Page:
After weeks of looking for alternative solutions, the Philippines Department of Communication and Transportation (DOTC) conceded that the bidding round for the PHP 60.6 billion (€1 billion; $1.4 billion) LRT Line 1 Cavite Extension public-private partnership (PPP) project has failed, and has applied to do a rebidding for the project.
Although the government department identified four prospective consortia after the pre-bidding process in October of last year, the bidding for the project has been consistently delayed as bidders and government have been unable to agree on certain terms and the timing.
Johan G. Martinez, project manager for the LRT1 project at the Philippines PPP Centre, told Infrastructure Investor that the major issue for this project – which is the largest in Aquino administration’s lineup – was that there were “too many moving parts”. There was the PPP itself, but then also several components not under the PPP structure that the private sector bidders would have to account for. Obtaining right of way permits for the entire extension was also a source of concern.
More specifically, the private sector bidders were uncertain how much they could rely on the quality of the government’s contributions, Martinez admitted. There were several components to the PPP that the government planned to provide through third-party partnerships, including buying the additional 39 train sets and some operations services.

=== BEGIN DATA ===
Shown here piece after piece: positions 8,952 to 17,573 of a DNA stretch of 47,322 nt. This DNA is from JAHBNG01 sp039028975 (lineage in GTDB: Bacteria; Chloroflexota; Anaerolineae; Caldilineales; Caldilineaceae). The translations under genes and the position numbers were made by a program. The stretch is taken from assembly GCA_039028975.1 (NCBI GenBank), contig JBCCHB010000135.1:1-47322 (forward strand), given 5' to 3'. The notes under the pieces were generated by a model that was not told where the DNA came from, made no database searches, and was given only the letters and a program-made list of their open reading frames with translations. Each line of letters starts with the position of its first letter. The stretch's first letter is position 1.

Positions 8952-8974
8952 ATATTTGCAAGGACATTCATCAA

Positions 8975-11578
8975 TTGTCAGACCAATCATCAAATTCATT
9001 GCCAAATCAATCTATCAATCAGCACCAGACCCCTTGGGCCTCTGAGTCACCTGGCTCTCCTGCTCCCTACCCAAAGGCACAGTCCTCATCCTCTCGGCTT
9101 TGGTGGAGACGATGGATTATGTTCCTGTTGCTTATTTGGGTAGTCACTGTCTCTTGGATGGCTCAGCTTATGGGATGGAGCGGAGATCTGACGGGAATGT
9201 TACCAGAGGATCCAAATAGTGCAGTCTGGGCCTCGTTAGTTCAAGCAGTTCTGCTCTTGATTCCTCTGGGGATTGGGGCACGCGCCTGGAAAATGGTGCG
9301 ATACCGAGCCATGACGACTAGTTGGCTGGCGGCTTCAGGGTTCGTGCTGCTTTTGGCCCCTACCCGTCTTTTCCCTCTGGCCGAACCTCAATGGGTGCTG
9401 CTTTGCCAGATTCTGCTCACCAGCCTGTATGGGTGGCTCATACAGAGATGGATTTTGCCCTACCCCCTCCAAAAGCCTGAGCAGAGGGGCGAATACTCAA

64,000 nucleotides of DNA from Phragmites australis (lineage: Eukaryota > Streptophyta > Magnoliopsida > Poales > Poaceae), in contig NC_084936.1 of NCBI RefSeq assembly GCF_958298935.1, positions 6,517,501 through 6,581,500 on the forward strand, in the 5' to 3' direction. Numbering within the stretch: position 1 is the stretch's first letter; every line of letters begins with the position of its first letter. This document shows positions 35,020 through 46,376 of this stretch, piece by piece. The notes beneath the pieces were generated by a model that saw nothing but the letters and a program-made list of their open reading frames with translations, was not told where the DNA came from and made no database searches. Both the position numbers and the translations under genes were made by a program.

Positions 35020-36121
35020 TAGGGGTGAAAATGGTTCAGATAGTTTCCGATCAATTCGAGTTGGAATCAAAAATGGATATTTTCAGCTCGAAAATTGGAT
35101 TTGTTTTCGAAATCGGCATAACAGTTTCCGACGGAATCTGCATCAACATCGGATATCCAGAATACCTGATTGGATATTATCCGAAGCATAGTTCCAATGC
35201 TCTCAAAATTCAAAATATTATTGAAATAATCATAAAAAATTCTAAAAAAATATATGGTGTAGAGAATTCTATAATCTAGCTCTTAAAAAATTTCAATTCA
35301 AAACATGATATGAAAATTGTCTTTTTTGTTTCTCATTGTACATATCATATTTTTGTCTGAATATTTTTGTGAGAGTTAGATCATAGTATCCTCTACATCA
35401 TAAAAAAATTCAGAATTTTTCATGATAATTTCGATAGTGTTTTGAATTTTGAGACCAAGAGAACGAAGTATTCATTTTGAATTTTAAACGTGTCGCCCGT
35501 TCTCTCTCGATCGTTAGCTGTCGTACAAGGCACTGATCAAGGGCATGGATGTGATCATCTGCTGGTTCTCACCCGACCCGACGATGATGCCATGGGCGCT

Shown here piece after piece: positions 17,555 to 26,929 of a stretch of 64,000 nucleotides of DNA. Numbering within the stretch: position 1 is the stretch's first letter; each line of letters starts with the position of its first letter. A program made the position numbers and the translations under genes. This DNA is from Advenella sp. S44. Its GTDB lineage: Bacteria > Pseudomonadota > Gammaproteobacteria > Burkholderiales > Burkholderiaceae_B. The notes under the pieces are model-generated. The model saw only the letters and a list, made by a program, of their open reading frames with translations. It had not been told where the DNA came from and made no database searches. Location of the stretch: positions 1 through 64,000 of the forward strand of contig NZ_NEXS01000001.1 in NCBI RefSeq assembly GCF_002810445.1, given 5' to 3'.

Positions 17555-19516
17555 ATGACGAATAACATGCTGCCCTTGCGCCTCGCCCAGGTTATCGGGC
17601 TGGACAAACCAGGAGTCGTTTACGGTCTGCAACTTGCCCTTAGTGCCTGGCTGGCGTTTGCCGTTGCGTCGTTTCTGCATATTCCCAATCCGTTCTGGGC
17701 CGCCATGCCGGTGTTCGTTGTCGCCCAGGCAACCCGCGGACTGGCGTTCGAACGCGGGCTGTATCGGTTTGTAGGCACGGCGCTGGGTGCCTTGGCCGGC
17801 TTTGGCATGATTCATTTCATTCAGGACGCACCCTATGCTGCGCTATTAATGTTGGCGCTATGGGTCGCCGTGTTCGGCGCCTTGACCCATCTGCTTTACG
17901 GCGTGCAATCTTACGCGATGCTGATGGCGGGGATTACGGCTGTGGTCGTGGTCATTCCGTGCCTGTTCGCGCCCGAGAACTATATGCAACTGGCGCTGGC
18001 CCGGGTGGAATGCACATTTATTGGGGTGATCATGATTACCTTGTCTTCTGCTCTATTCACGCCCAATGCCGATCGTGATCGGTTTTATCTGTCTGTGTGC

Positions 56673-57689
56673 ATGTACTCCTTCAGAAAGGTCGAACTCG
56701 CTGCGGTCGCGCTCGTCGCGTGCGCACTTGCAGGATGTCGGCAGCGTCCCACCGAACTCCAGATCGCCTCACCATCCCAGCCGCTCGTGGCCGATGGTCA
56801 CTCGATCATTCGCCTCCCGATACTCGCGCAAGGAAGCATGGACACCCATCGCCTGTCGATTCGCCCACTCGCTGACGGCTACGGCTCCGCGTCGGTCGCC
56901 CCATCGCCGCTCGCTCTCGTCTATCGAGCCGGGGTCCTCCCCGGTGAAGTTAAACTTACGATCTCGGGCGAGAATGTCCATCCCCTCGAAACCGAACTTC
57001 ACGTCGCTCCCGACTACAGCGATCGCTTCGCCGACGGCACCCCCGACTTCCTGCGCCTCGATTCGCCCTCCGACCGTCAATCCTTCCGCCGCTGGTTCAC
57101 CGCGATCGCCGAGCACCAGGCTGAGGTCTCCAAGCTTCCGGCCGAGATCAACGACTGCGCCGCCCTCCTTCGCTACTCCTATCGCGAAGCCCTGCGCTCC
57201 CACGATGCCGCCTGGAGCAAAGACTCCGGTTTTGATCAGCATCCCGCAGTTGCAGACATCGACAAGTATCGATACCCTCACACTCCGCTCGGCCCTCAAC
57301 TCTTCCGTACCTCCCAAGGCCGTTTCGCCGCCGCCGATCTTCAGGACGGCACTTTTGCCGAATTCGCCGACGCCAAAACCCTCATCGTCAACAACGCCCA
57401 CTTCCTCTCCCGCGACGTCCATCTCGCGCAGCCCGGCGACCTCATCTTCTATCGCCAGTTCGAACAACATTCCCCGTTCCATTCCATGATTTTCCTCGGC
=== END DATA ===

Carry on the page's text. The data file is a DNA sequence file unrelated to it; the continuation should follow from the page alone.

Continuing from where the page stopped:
Although this was intended to be an incentive for the private sector bidders, those that came forward were actually unsure about the quality, performance and price of the government’s portion, and therefore could not tell how it would affect their returns.
“We want to now make the bidders more comfortable with these components, in ways such as guaranteeing performance,” Martinez said. “For one component, the government will guarantee its performance and is willing to expand its liability.” Although many of the details are still being negotiated, the government has already promised to make sure local governments charge a consistent tax rate, he said.
The DOTC hopes to bring the rebidding proposal before the NEDA board within two weeks, and from there will proceed with a single-stage bidding process open to anyone who submits bids, rather than just the pre-qualified bidders. Although the government hopes to select the winner for the project by December, Martinez admitted that might be too soon. The project is still expected to add 11.7 kilometers to Manila’s Light Rail line 1, and the private sector will be given operating rights for 35 years, including construction.
When the Philippines launched its ambitious PPP programme, there were thoughts that a hybrid structure (with the government tendering one part of the project) was the better option. However, Martinez said that so far hybrid structures like the LRT1 have been challenging to pull through.
“In fact, pure PPP model projects have experienced far fewer issues in construction and bidding overall,” Martinez said. He suggested that may be something the Philippine government should consider in future PPP projects.